Author Spotlight and Book Promo: Dear King by Abigail Anaba

Dear King

Welcome to #LEAuthorSpotlight with Abigail Anaba. We are delighted to converse with Abigail who is a friend of the house. She has been a guest reviewer on our blog.

Read Abigail’s review of Stay With Me by Ayobami Adebayo here.

Stay With Me

She also reviewed Tunde Leye’s Afonja: The Rise. Read her review here.

Afonja - The Rise

We’ve reviewed Abigail’s book and short story too. Read Lady B’s review of her debut novel, Sector IV, a historical fiction love story set during the Biafran war here.

Sector IV

Listen to Lady B’s audio review of her short story, One Sunny Day in June here.

One Sunny Day in June

LE: Hello Abigail, thank you for joining us. Dear King is your first nonfiction book. What inspired you to write it?

Abigail: Thank you very much. I am happy to be here.

I have selfish reasons, at least that is how I feel in my heart. I have three boys and I see the world they have to live in. I wanted to leave them a guide. If I should die, they can still hear my voice by reading it.

LE: Hmmm so essentially, you wanted to write a manual for your children but ended up with one for boys and men.

Abigail: Exactly. It was worry over my boys that made me start investigating ways to help them be better people and navigate the troubled waters of life. I ended up with something larger.

LE: You already have two published novels [Sector IV and Switching Play], one published short story [One Sunny Day in June] and several movie scripts for Nollywood. Now, you can make the comparison, fiction or nonfiction, which was easier to write?

Abigail: I don’t think it would be fair to compare. For all my writings there is a great deal of research whether fiction or nonfiction. I couldn’t really say even if I tried to judge. Each work I write, I put in more effort than the last.

Depending on what one is writing about, it could be little or extensive. But more extensive if you really want to do something to be reckoned with. It could also be formal or informal…again depending on the subject.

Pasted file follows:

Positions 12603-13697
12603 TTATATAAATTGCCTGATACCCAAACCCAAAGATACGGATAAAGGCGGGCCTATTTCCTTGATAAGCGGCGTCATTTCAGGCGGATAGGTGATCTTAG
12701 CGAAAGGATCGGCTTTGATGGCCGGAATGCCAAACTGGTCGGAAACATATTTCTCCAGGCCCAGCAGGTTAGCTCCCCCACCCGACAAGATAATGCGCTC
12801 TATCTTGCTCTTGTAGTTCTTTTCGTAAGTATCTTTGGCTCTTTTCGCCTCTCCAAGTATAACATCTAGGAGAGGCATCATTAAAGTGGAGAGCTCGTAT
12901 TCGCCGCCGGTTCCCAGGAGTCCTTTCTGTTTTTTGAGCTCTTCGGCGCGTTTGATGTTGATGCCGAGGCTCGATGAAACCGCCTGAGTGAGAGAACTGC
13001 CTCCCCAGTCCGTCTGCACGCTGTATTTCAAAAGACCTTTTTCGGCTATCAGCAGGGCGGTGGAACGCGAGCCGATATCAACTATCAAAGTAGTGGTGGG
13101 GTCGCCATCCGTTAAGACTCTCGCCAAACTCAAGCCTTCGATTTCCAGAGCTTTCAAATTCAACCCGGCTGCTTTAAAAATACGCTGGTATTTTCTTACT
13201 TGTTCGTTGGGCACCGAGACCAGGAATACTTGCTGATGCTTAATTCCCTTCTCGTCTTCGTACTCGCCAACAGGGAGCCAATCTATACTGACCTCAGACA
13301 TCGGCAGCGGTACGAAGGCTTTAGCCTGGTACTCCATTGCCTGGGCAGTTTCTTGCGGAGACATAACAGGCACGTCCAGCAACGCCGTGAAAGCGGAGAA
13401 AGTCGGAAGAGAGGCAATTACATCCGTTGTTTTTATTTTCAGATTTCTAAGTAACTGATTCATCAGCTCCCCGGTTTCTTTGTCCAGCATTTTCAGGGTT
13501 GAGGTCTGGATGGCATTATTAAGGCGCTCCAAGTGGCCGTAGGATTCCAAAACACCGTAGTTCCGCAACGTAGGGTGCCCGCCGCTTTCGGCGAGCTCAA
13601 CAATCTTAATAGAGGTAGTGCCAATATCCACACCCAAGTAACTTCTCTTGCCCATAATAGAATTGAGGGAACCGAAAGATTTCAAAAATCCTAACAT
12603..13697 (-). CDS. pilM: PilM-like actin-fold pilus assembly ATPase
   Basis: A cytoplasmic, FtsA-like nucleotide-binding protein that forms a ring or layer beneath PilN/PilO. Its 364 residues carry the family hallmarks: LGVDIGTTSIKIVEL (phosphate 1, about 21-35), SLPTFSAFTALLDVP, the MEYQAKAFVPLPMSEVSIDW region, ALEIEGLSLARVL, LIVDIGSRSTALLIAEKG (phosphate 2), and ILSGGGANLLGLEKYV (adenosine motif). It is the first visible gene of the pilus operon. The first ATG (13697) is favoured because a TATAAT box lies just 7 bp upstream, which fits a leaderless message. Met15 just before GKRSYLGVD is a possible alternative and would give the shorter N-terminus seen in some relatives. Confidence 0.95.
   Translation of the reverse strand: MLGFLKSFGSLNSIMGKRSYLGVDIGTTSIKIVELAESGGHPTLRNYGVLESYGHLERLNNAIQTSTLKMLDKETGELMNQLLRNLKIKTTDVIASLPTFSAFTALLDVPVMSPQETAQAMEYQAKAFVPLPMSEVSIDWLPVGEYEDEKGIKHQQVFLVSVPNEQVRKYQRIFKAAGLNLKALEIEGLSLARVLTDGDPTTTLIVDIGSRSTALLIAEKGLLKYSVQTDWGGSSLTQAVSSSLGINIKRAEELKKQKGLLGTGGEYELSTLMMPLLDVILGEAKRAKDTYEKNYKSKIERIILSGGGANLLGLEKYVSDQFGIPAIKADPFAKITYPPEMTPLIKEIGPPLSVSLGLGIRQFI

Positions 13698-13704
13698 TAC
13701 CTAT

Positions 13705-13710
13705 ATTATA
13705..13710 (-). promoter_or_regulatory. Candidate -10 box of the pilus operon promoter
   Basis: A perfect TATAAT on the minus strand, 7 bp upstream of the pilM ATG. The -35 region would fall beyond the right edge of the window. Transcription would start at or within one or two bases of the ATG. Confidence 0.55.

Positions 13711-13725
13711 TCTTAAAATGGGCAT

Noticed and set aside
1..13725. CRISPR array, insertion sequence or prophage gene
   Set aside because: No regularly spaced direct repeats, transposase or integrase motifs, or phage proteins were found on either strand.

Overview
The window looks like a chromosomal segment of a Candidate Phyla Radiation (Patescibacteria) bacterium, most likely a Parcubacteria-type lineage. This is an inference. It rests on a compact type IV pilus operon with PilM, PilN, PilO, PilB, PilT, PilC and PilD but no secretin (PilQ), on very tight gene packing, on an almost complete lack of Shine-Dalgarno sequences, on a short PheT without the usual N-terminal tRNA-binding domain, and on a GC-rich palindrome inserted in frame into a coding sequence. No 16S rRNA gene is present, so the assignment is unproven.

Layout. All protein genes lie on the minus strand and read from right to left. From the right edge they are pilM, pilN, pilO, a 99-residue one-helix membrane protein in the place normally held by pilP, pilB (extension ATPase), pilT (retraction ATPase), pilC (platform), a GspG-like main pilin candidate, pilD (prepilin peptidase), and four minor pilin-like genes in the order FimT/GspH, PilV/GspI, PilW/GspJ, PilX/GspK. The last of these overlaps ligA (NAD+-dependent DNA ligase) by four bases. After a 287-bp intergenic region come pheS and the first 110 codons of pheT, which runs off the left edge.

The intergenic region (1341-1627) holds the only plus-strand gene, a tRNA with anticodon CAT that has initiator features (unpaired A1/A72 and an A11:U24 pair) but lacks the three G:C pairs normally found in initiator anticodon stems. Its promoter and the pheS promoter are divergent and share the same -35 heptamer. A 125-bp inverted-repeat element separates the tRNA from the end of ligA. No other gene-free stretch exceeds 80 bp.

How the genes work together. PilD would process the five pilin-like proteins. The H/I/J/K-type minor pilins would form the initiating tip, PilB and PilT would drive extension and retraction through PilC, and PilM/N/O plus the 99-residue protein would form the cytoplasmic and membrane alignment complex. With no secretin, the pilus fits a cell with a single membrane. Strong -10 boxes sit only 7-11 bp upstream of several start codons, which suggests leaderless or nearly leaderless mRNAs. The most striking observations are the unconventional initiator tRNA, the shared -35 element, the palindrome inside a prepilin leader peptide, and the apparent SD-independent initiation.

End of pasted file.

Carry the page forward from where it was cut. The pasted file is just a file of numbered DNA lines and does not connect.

For example, the last Nollywood script I wrote took me into reading up medical research and court judgements. Sometimes it’s like a chain. You start somewhere and then there are twists and turns and you keep going.

But this is the fundamental part of any good writing. And there is a way to do good research and how you do it and you end up just finding nothing of worth. It’s an art and a science, I must say. Sorry, I could go on and on about this. Blame the teacher in me.

LE: What kind of research was required to write Dear King?

Abigail: Both formal and informal research. I am not a man, so writing a book to boys/men required learning about them. How they think, how they react to issues, how to reach them, what could be a turn off, the entire psychology of boys/men. I talked to my boys a lot.

I talked to the men around me, boys and men in the schools I teach, I also read a lot of research in the psychology of men and gender differentiations. I spent time reading neuroscientific research. I engaged in debates.

It was an enlightening and sometimes mind boggling experience but it was totally worth the exposure to new ideas and ways of thinking. I share a lot of these in the book.

LE: Dear King was written in collaboration with your first son who did the illustrations. What informed the decision to include them?

Abigail: There is something about the example of a man I consider the greatest teacher who ever lived. He used illustrations as a tool for reaching the heart. I love that. And I felt, following his example, I should too.

The pictorial illustrations at the end of each letter, which my son did, served to reinforce the venture into the animal kingdom to find examples of worthy conduct, powered by instinct, for a man to follow. You read and then you see. It forces you to think.

LE: Does this greatest teacher that ever lived have a name? 🙂